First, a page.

India among top 20 nations at risk of importing coronavirus: German study

Of the countries most at risk of importing coronavirus cases, India ranks 17th, researchers have found on the basis of a mathematical model for the expected global spread of the virus that originated in China’s Wuhan area in December 2019.

So far India has reported three coronavirus positive cases — all from Kerala. Among the airports in India, the Indira Gandhi International Airport in New Delhi is most at risk, followed by airports in Mumbai, Kolkata, Bengaluru, Chennai, Hyderabad and Kochi, according to the model.

The new model for predicting global novel coronavirus cases has been developed by researchers from Humboldt University and Robert Koch Institute in Germany.

“The spread of the virus on an international scale is dominated by air travel,” said the study. “Wuhan was the relevant major domestic air transportation hub with many connecting international flights before the city was effectively quarantined on January 23, 2020, and the Wuhan airport was closed. By then the virus had already spread to other Chinese provinces as well as other countries,” it added.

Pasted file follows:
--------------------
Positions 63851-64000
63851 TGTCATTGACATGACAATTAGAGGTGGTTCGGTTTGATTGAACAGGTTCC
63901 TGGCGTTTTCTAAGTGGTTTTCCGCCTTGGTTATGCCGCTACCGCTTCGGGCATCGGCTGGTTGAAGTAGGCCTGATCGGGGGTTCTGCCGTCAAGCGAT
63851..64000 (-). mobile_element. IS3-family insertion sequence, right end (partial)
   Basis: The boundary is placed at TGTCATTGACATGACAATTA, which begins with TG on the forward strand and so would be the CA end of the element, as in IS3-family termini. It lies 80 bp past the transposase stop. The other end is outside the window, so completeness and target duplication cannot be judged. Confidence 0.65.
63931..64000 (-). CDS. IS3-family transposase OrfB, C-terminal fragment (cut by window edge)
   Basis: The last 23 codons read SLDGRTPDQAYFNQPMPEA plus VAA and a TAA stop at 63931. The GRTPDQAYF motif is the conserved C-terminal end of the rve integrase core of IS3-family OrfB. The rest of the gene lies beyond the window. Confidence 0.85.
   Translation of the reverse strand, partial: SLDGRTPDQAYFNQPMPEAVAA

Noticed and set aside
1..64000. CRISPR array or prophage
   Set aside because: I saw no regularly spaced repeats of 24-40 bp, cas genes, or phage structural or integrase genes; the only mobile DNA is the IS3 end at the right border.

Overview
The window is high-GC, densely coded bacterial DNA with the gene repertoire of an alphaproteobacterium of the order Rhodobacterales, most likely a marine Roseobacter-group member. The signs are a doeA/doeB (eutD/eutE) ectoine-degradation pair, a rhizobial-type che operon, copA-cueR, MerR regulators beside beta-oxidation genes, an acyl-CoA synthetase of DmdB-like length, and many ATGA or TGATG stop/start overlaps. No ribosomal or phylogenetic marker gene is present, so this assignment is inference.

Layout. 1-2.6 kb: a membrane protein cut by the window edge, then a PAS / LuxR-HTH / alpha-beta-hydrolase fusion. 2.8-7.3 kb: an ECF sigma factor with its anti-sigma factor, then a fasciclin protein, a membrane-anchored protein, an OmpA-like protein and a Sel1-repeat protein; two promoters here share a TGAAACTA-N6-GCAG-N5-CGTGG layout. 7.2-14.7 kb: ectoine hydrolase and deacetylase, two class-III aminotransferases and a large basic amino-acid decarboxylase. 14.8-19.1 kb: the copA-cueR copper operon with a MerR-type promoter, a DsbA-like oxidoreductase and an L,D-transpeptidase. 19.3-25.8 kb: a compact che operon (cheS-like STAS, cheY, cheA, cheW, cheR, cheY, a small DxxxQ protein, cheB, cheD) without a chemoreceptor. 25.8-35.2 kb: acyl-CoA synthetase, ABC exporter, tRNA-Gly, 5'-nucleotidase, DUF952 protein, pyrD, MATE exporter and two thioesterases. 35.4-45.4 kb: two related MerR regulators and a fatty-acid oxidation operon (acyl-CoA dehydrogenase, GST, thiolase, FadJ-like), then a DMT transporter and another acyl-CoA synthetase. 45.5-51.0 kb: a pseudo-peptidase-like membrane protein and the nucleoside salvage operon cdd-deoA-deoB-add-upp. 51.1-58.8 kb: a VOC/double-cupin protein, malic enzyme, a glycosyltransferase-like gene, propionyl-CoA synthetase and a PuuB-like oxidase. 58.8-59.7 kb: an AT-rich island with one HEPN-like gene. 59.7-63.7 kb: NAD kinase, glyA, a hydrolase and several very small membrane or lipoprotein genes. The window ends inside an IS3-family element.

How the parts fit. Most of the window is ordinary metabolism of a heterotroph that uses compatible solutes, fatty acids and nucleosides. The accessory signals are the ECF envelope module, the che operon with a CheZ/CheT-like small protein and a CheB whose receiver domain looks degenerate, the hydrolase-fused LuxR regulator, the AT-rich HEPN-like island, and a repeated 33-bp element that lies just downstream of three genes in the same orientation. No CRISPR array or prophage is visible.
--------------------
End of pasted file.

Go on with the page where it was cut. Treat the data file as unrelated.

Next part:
The researchers said it is possible to estimate how likely it is that the virus spreads to other areas by looking at air travel passenger numbers.

“The busier a flight route, the more probable it is that an infected passenger travels this route. We also take into account connecting flights and travel routes that involve multiple destinations,” said the study.

The top 10 countries and regions at risk of importing coronavirus are: Thailand, Japan, South Korea, Hong Kong, Taiwan, USA, Vietnam, Malaysia, Singapore and Cambodia.

While Thailand’s national import risk is 2.1%, it is 0.2% for India, found the research.

The foundation of the model is the worldwide air transporation network that connects approximately 4,000 airports with more than 25,000 direct connections.

The model accounts for both, the current distribution of confirmed cases in mainland China as well as airport closures that were implemented as a mitigation strategy. This model is based on the concept of effective distance and is an extension of a model introduced in the 2013 paper “The Hidden Geometry of Complex, Network-Driven Contagion Phenomena” published in the journal ‘Science’.

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